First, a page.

When I got to our tent the crew went to work lubing the chain, filling my Camelbak and changing bottles. They were amazing and so upbeat. I tried to eat as much as I could without getting sick. Two other members of our group were also sitting down, glassy eyed and demoralized. “We went out too hard,” they said almost in unison. We made an agreement to get each other to the finish line. We’d work together and we’d make it. It was the most optimistic I’d felt in hours. Eventually we got to our feet, threw our legs over our bikes and pedaled back into the wind. It was agony. The speed hovered between ten and twelve miles an hour as we struggled to make ourselves invisible to the gusts. We’d rotate, trying to take turns as one of us would get a burst of strength while the other struggled. I could barely hold on. Miles and hours ticked by. The sun began to turn a deep gold on the horizon. “Just finish,” I kept repeating. Then, I began to pay attention to something outside of myself.
The last 20 miles were dotted with local spectators and I began to understand what this event was about. Entire families sat out on lawn chairs cheering on every passing rider. It was a beautiful summer evening in the prairie. They’d been there for hours and would be there well into the night. Some had coolers and were handing out bottles of water. Others rang cowbells. It didn’t matter if you were first, 10th, 100th, or 1000th. Finishing this race was all anybody cared about and the town was there to help you accomplish that, determined to provide you with all the encouragement they could muster. My grimace almost turned into a smile. I was suffering, but I began to think about the riders who would be out there for over seven more hours. What were they going through? What kept them turning the pedals for over 20 hours that day? They deserved the most credit.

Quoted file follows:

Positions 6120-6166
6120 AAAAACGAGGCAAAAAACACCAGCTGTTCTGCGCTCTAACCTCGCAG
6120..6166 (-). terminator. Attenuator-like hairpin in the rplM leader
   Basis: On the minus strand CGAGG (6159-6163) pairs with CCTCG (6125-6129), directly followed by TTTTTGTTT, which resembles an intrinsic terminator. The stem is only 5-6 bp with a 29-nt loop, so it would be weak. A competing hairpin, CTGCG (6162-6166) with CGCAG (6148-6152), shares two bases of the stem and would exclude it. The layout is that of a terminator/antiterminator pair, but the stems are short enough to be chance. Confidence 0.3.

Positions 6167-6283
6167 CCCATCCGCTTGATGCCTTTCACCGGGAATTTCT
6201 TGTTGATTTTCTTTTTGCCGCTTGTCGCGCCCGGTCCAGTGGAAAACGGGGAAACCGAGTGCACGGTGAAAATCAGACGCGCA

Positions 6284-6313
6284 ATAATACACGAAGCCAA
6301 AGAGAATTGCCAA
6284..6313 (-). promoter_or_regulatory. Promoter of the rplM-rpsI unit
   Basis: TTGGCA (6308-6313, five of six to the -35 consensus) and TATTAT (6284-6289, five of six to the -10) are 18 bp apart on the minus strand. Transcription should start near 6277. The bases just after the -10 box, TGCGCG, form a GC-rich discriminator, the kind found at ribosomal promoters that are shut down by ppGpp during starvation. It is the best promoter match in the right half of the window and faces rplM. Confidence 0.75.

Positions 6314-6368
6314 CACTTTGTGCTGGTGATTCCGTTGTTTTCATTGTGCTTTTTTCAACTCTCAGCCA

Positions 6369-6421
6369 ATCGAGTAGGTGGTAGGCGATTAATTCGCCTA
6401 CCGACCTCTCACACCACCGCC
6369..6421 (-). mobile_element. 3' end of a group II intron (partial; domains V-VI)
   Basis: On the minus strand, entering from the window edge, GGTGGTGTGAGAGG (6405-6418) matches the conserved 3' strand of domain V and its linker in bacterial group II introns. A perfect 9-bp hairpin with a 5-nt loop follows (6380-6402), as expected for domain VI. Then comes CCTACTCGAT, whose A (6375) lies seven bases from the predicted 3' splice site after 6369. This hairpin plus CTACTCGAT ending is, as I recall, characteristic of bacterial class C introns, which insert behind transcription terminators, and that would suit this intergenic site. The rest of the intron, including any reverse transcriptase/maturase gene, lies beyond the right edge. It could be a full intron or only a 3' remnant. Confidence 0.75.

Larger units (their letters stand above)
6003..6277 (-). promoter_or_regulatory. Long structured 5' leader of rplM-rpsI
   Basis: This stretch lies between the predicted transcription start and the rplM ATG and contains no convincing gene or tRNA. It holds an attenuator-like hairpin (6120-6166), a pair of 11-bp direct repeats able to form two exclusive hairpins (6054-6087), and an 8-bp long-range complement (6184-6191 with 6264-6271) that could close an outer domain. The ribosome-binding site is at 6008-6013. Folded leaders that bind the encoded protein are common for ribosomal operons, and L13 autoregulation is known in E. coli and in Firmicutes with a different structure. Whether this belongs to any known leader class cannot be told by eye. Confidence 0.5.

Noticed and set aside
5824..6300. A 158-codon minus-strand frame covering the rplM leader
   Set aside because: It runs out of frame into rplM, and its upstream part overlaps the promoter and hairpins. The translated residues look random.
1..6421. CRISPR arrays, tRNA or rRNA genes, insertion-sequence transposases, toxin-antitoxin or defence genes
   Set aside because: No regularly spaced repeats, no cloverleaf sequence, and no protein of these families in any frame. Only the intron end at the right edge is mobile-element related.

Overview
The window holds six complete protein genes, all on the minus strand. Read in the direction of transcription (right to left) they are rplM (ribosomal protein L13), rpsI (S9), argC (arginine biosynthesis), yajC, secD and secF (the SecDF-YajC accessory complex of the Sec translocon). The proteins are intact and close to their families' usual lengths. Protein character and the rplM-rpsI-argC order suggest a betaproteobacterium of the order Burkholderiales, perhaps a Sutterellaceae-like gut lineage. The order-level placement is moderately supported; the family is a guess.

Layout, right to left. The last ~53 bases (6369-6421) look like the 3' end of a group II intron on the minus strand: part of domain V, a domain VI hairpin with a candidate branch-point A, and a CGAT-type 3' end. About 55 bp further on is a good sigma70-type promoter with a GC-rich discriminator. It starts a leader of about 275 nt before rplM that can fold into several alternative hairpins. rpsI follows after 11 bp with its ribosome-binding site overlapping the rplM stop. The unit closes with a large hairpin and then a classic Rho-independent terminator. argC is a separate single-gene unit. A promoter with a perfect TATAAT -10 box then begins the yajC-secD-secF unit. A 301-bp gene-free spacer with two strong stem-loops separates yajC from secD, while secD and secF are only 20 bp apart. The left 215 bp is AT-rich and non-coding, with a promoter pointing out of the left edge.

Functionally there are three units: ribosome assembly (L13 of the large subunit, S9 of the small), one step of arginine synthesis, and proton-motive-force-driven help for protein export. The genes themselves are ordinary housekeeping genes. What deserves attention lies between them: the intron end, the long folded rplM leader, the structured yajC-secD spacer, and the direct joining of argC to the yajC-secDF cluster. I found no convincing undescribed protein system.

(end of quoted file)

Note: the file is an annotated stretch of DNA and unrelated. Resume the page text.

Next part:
As we began rolling back into town the sun shone through the trees, it was blindingly bright and with the thick, dried mud plastered across my glasses I was nearly blind. We crossed bridges and railroad tracks, then suddenly found ourselves winding through Emporia State University and into the finishing chute on Commercial Street. The road was lined with thousands of people, all cheering, ringing cowbells, and offering high fives to every rider as they churned toward the finish line. For a delirious minute I thought I was on the Las Vegas Strip. Spotlights illuminated the dusk, music blasted, lights flashed, and every person I stumbled past shook my hand, asked what they could get for me, patted my back and offered a genuine “congratulations.”
For another delirious minute I felt like I won, and in a way I did. There are no losers in a gravel race, that’s the whole point. It’s a physical and mental test, a state of mind, an event designed to challenge riders as well as the whole notion of racing. It’s not about a podium shot or an age group victory. I sincerely hope it stays that way. It’s about working together as riders and as a community to remind each other why we started riding bikes together in the first place, and why we continue to love this amazing sport.
As we left downtown Emporia shortly after midnight, a steady stream of riders passed through the finishing shoot. Every rider got the same hugs, high fives, and heartfelt congratulations that the leaders had experienced eight hours prior. Riders would continue to come in for hours and the crowd wouldn’t diminish until the last rider crossed the line.
Dear Emporia: Thank you for humbling me and reminding me why I love gravel. See you again…eventually.
Check out Ryan's Strava activity from his Dirty Kanza experience here: https://www.strava.com/activities/1614668306